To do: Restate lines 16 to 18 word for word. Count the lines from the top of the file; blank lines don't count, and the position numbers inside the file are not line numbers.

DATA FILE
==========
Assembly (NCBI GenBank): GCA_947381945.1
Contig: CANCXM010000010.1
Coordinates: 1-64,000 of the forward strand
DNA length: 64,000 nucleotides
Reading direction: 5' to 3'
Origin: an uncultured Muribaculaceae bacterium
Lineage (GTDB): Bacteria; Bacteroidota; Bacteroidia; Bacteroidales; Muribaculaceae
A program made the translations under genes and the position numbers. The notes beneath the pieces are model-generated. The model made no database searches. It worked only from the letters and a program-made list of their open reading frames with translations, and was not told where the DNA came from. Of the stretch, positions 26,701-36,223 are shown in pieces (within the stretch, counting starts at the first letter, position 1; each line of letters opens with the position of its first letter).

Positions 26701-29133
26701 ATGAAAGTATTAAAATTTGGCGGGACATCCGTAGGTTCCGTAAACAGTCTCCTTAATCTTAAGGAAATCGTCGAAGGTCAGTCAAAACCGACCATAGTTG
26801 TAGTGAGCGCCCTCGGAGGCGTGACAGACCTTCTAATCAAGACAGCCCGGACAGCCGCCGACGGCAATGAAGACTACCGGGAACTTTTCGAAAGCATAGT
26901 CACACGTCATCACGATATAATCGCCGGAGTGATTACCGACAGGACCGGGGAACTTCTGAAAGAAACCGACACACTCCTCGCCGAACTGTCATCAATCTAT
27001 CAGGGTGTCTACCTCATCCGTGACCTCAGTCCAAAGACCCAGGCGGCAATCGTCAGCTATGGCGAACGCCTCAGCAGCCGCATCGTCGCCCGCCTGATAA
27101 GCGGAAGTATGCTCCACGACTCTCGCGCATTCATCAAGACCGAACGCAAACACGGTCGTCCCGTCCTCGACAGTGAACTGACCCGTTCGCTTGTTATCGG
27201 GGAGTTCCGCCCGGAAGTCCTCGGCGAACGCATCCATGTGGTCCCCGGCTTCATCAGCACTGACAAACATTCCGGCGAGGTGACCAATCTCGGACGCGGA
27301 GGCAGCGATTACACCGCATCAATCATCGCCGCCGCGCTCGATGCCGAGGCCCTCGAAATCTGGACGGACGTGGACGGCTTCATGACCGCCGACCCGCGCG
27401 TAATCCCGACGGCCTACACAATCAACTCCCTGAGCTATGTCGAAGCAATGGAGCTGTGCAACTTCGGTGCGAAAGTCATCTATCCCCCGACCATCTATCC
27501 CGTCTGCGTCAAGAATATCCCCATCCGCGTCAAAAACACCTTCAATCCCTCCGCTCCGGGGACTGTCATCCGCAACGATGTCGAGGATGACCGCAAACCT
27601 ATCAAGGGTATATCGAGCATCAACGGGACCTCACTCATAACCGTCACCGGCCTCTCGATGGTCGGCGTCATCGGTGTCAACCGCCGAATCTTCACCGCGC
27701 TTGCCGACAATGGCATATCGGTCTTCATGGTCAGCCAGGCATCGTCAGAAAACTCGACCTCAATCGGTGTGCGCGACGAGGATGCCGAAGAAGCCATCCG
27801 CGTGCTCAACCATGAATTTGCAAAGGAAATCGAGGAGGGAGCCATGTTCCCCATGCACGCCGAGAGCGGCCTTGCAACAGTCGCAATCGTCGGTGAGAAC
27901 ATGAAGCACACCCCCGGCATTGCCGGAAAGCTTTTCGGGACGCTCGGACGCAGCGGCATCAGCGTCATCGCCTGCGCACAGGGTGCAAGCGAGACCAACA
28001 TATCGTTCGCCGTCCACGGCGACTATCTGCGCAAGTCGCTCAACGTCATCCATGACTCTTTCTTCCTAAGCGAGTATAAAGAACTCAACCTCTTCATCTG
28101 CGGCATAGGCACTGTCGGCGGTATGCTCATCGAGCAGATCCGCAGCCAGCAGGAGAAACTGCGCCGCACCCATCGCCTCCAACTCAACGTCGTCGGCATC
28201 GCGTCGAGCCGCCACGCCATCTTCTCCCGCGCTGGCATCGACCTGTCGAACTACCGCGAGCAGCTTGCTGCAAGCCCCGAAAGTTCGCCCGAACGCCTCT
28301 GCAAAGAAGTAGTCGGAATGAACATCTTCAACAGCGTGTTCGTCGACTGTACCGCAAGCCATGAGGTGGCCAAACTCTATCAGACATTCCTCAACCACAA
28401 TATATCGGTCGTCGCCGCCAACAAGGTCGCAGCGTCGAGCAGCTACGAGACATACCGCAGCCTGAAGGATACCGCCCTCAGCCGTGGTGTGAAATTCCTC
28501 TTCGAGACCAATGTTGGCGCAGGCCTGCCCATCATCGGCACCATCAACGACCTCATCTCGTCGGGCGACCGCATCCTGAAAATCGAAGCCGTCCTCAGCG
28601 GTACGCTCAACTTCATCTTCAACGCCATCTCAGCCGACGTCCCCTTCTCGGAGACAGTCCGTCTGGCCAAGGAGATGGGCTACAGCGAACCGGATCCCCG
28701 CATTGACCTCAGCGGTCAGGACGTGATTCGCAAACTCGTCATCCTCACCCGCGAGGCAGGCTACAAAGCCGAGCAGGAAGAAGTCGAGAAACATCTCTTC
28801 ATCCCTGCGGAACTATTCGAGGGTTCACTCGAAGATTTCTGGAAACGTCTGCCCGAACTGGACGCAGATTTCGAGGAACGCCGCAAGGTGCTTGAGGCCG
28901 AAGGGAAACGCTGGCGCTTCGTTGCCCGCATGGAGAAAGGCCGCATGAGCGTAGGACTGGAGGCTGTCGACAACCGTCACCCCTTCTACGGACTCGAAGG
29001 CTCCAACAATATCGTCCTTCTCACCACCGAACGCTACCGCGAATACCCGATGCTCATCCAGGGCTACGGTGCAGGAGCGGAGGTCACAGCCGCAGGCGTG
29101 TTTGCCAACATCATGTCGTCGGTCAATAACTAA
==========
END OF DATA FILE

27301 GGCAGCGATTACACCGCATCAATCATCGCCGCCGCGCTCGATGCCGAGGCCCTCGAAATCTGGACGGACGTGGACGGCTTCATGACCGCCGACCCGCGCG
27401 TAATCCCGACGGCCTACACAATCAACTCCCTGAGCTATGTCGAAGCAATGGAGCTGTGCAACTTCGGTGCGAAAGTCATCTATCCCCCGACCATCTATCC
27501 CGTCTGCGTCAAGAATATCCCCATCCGCGTCAAAAACACCTTCAATCCCTCCGCTCCGGGGACTGTCATCCGCAACGATGTCGAGGATGACCGCAAACCT